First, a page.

Fcc metals and alloys show varying strain-hardening behavior depending on the value of SFE. It is known that a deformation mechanism in fcc materials is dependent on the SFE. The variation in the wire drawing texture of fcc materials with SFE was reported by English and Chin,[14] which was attributed to differences in their latent hardening or to the propensity of twinning. However, Stout et al.[15] ruled out this hypothesis by taking account of the initial texture of the material in their simulations for texture evolution during compression. They showed that SFE has a very minor effect on the deformation texture evolution with brass (Cu-30 pct Zn) being an exception. Among other modes of deformation, the work of Hirsch and Lucke,[16] who performed a detailed analysis of the transition of rolling textures from copper to brass type in Cu and Cu-Zn alloys with decreasing SFE, is of paramount importance. They calculated the transition point from copper type to brass type texture as a function of strain and SFE in terms of percentage of Zn (refer to Figure 16 in Reference 16) and found that with a decrease in SFE, the strain required for a transition reduced, indicating that increased Zn (i.e., decreased SFE) and an increased amount of deformation were interchangeable. In a more recent investigation, Hughes et al.[17] reported wide varieties of textures and microstructures as a function of SFE and temperature during torsion deformation. The evolution of different types of textures was attributed to a local slip pattern reflected as grain division into cell blocks, whereas twinning was ruled out. Similarly, Suwas et al.[18] have reported a different texture during equal channel angular extrusion (ECAE) of fcc metals with different SFEs. All these studies used the value of absolute SFE; however, Ray[19] advocated the use of the normalized SFE (γ/Gb) to explain the SFE dependence on texture evolution.

In the present investigation, copper and nickel were chosen as model materials for studying the rate effects on texture evolution in cubic materials. Though copper and nickel have different SFE values, they are close on the normalized SFE scale (6.36 for Cu and γ/Gb = 6.87 for Ni) and show similar rolling texture. Thus, the effect of the strain-hardening exponent on texture evolution at high strain rates in fcc materials can be investigated using copper and nickel isolating additional effects.

2 Experimental

2.1 Materials

To study the effect of strain rate on texture evolution in fcc metals, OFHC copper and nickel that have similar normalized SFE but a different strain-hardening exponent were used as representative materials. The initial grain size of the materials was 60 and 75 μm, respectively. The (111) pole figures obtained from X-ray diffraction (XRD) for the starting material are shown in Figure 1. The starting texture is more diffuse in case of copper, whereas most orientations are concentrated near the center of the (111) pole figure for nickel. The difference in the initial texture is not expected to play an important role in the large strain deformation of copper and nickel as it is very weak in both the materials. Stout et al.[15] have shown that \( \left\langle {101} \right\rangle \) fiber is present irrespective of the SFE under quasistatic compression of fcc materials.
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Fig. 1

{111} pole figure for copper and nickel

2.2 Mechanical Testing

Polycrystalline samples of copper and nickel of 6-mm diameter and 9-mm height were compressed uniaxially at strain rates of 3 × 10−4, 10−3, 10−1, 10, and 10+2 s−1 using a servohydraulic testing machine DARTEC. Teflon tape was used as a lubricant for the test to a strain of ~0.7. The high strain rate tests were carried out using a split Hopkinson pressure bar (SHPB) with incident and transmission bars of 13 mm diameter and 1300 mm length. Cylindrical specimens with diameter and height equal to 6 mm were used for the test. A MoS2 lubricant was used between the sample and the bar interfaces. Strain rates of around 2 × 10+3 s−1 were achieved with the speed of the striker bar, at impact being about 20 m/s. For a general description of the test, please refer to Reference 20. At high strain rates, the samples were tested in two steps. After the first deformation step to a strain of 0.4, the samples were machined to a smaller cross section and retested. The samples were deformed to two strain levels of 0.7 and 0.85 under dynamic loading conditions to study the effect of strain.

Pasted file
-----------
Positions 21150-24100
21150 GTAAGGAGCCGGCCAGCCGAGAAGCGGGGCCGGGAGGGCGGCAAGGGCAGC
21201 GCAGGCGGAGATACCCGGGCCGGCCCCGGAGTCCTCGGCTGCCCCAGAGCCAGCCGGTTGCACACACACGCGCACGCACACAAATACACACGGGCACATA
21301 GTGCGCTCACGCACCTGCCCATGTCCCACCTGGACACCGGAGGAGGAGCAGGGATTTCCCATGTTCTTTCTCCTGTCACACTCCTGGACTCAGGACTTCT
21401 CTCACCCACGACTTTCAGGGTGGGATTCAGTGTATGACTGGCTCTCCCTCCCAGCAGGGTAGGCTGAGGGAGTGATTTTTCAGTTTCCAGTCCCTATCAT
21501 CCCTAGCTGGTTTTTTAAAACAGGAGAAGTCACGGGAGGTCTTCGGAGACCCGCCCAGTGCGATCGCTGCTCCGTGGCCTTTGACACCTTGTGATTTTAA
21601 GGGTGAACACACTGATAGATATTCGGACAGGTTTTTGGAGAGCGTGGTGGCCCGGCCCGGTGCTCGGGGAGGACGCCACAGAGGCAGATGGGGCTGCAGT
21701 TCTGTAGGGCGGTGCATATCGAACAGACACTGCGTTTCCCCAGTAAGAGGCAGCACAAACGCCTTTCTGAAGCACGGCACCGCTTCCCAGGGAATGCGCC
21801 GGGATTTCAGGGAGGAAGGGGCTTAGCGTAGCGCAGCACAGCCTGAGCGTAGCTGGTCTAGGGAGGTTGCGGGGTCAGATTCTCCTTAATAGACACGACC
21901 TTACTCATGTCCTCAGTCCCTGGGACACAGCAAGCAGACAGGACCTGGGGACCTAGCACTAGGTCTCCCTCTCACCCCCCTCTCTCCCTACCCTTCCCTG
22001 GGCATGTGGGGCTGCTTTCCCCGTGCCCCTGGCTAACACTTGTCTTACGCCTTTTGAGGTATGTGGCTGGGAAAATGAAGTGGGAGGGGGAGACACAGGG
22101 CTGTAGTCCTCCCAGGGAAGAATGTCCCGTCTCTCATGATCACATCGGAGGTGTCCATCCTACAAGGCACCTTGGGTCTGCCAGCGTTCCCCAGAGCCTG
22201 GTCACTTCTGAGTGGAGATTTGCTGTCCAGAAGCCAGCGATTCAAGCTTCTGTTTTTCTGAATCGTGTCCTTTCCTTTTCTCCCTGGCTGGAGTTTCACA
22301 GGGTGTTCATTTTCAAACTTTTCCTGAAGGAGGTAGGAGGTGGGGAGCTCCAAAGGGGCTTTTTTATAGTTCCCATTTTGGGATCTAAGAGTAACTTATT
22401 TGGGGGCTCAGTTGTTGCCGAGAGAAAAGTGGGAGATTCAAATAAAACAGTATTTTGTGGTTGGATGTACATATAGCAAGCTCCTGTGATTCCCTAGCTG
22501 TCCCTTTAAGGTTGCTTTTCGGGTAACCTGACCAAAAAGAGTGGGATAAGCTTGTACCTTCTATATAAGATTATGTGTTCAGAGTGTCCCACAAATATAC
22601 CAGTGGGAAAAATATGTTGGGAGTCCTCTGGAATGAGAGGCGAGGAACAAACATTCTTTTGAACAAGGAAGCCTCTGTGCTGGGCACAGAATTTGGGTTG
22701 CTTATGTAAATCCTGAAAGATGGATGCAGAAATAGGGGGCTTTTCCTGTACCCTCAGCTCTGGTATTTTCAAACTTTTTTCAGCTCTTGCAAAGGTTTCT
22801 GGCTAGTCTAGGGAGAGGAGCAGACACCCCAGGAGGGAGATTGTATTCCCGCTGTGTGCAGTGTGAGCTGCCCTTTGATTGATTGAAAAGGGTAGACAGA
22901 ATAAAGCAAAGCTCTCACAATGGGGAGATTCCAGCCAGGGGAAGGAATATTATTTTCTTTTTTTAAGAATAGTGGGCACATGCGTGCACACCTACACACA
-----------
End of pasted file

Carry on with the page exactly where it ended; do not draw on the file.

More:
2.3 Characterization of Microstructure and Texture

The deformed samples were cut along the compression direction and subjected to the standard grinding and polishing procedure. One half of the disc was subjected to bulk X-ray measurement on the compression plane. The other half was cut further into two and was electropolished using standard electrolyte A2 (for Ni) and D2 (for Cu) provided by M/s Struers before subjecting it to electron back scatter diffraction (EBSD) analysis. The schematics of specimen preparation for EBSD and XRD are shown in Figure 2. EBSD data was analyzed using the commercially available TexSem Laboratory’s (TSL) OIM software and the Reanalysis of EBSD Data at Seoul National University (REDS) software. XRD-based line profile analysis was carried out to estimate the domain size and dislocation density using the multiple whole profile fitting tool.[21,22] Bulk texture was determined by measuring four pole figures namely (111), (002), (113), and (022) on the normal plane by Schulz reflection method using a XRD system on the centre of the compression plane. The measured pole figures were used to calculate the orientation distribution function (ODF) using the arbitrary defined cells approach available in commercially available Labotex software. EBSD was carried out using a field emission gun scanning electron microscope FEI SIRION on the transverse plane to capture microstructural features and for microtexture analysis. Samples deformed to a true strain of 0.85 were analyzed only by EBSD analysis, as the size was too small for X-ray analysis. A step size of 3 μm was used for EBSD scans. The samples deformed at high strain rates also were subjected to small area scans with a step size of 50 nm to check the presence of newly formed recrystallized grains.